Updated:
Original:
Year
1944

Anne Frank writes her last diary entry

Anne Frank, the young Jewish girl hiding out in Nazi-occupied Holland whose diary came to serve as a symbol of the Holocaust, writes her final entry three days before she and her family are arrested and placed in concentration camps.

Frank, 15 at the time, received the diary on her 13th birthday, writing in it faithfully during the two years she and seven others (including her parents, Otto and Edith, and sister, Margot; her father’s business associate Hermann van Pels, his wife, Auguste, and son, Peter; and Fritz Pfeffer, the dentist of Otto Frank’s secretary) lived in a secret annex behind her father’s business in Amsterdam during World War II.

In her final entry, Frank wrote of how others perceive her, describing herself as “a bundle of contradictions.” She wrote:

“As I’ve told you many times, I’m split in two. One side contains my exuberant cheerfulness, my flippancy, my joy in life and, above all, my ability to appreciate the lighter side of things. By that I mean not finding anything wrong with flirtations, a kiss, an embrace, an off-color joke. This side of me is usually lying in wait to ambush the other one, which is much purer, deeper and finer. ….”

READ MORE: How Anne Frank’s Private Diary Became an International Sensation

She continued that what she says is not what she feels, which is why, in her words, she had a reputation for being “boy-crazy as well as a flirt, a smart aleck and a reader of romances.”

“The happy-go-lucky Anne laughs, gives a flippant reply, shrugs her shoulders and pretends she doesn’t give a darn. The quiet Anne reacts in just the opposite way. If I’m being completely honest, I’ll have to admit that it does matter to me, that I’m trying very hard to change myself, but that I'm always up against a more powerful enemy.”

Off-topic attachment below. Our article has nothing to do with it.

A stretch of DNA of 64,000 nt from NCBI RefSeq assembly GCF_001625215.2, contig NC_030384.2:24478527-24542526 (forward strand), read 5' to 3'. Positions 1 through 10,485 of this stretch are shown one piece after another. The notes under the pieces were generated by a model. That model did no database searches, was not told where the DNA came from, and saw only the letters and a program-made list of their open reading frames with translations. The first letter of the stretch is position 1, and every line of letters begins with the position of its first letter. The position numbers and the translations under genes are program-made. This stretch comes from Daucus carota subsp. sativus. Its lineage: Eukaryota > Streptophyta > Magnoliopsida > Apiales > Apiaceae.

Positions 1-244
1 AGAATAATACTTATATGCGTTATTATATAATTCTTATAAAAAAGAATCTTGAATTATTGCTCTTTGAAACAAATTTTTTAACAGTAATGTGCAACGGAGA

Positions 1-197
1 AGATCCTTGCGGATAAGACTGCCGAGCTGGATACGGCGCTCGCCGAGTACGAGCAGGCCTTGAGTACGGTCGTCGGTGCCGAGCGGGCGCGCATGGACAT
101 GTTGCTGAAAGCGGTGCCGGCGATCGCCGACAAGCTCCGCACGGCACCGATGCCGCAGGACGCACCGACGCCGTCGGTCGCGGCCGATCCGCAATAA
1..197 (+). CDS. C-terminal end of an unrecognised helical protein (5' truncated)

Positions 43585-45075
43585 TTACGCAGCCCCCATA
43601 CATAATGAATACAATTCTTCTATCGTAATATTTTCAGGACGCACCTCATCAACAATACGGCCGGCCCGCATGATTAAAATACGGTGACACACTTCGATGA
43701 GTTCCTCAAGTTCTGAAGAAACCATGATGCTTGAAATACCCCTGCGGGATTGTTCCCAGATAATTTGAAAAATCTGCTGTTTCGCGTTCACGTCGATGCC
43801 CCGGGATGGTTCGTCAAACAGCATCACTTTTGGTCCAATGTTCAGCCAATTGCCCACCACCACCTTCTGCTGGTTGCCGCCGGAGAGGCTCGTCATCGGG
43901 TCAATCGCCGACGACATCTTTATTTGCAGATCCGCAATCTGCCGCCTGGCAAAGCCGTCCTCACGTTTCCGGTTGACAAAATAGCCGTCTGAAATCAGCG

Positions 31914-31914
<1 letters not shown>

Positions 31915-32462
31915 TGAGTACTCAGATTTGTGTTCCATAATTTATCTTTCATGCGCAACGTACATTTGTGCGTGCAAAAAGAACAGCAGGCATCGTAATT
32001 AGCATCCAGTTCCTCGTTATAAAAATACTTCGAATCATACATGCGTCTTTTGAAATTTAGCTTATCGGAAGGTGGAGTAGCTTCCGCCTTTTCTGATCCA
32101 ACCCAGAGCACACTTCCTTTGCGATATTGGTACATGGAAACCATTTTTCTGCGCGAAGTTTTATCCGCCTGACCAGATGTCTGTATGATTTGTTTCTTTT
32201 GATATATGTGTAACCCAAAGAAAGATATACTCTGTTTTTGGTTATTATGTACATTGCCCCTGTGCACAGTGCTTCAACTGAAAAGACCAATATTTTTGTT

Of the eight prisoners, Otto Frank was the only survivor. Anne Frank died in 1945 from typhus at Germany’s Bergen-Belsen concentration camp. Her diary was published by her father in 1947; it has since become a worldwide bestseller.  

READ MORE: Who Betrayed Anne Frank?

FACT CHECK: We strive for accuracy and fairness. But if you see something that doesn't look right, click here to contact us!

ALSO ON THIS DAY

Columbus lands in South America

Italian explorer Christopher Columbus sets foot on the American mainland for the first time, at the Paria Peninsula in present-day Venezuela. Thinking it an island, he christened it Isla Santa and claimed it for Spain. Columbus was born in Genoa, Italy, in 1451. Little is known ...read more

Warsaw Revolt begins

During World War II, an advance Soviet armored column under General Konstantin Rokossovski reaches the Vistula River along the eastern suburb of Warsaw, prompting Poles in the city to launch a major uprising against the Nazi occupation. The revolt was spearheaded by Polish ...read more

First World War erupts

Four days after Austria-Hungary declared war on Serbia, Germany and Russia declare war against each other, France orders a general mobilization, and the first German army units cross into Luxembourg in preparation for the German invasion of France. During the next three days, ...read more

The first Six Flags opens in Texas

On this day in 1961, amusement park lovers “head for the thrills” as Six Flags Over Texas, the first park in the Six Flags chain, has its soft opening. 5 days later, on August 5, the park had its grand opening. Located on 212 acres in Arlington, Texas, the park was the first to ...read more

Michael Johnson brings home second gold

On this day in 1996, sprinter Michael Johnson breaks the world record in the 200 meters to win gold at the Summer Olympics in Atlanta. Three days earlier, Johnson had also won the 400 meters, making him the first man in history to win both events at the Olympics. Four years ...read more

MTV launches

On this day in 1981, MTV: Music Television goes on the air for the first time ever, with the words (spoken by one of MTV’s creators, John Lack): “Ladies and gentlemen, rock and roll.” The Buggles’ “Video Killed the Radio Star” was the first music video to air on the new cable ...read more

Helsinki Final Act signed

The United States, the Soviet Union, Canada and every European nation (except Albania) sign the Helsinki Final Act on the last day of the Conference on Security and Cooperation in Europe (CSCE). The act was intended to revive the sagging spirit of detente between the Soviet Union ...read more

Joseph Priestley discovers oxygen

On this day in 1774, dissenting British minister Joseph Priestly, author of Observations on Civil Liberty and the Nature and Justice of the War with America, discovers oxygen while serving as a tutor to the sons of American sympathizer William Petty, 2nd Earl of Shelburne, at ...read more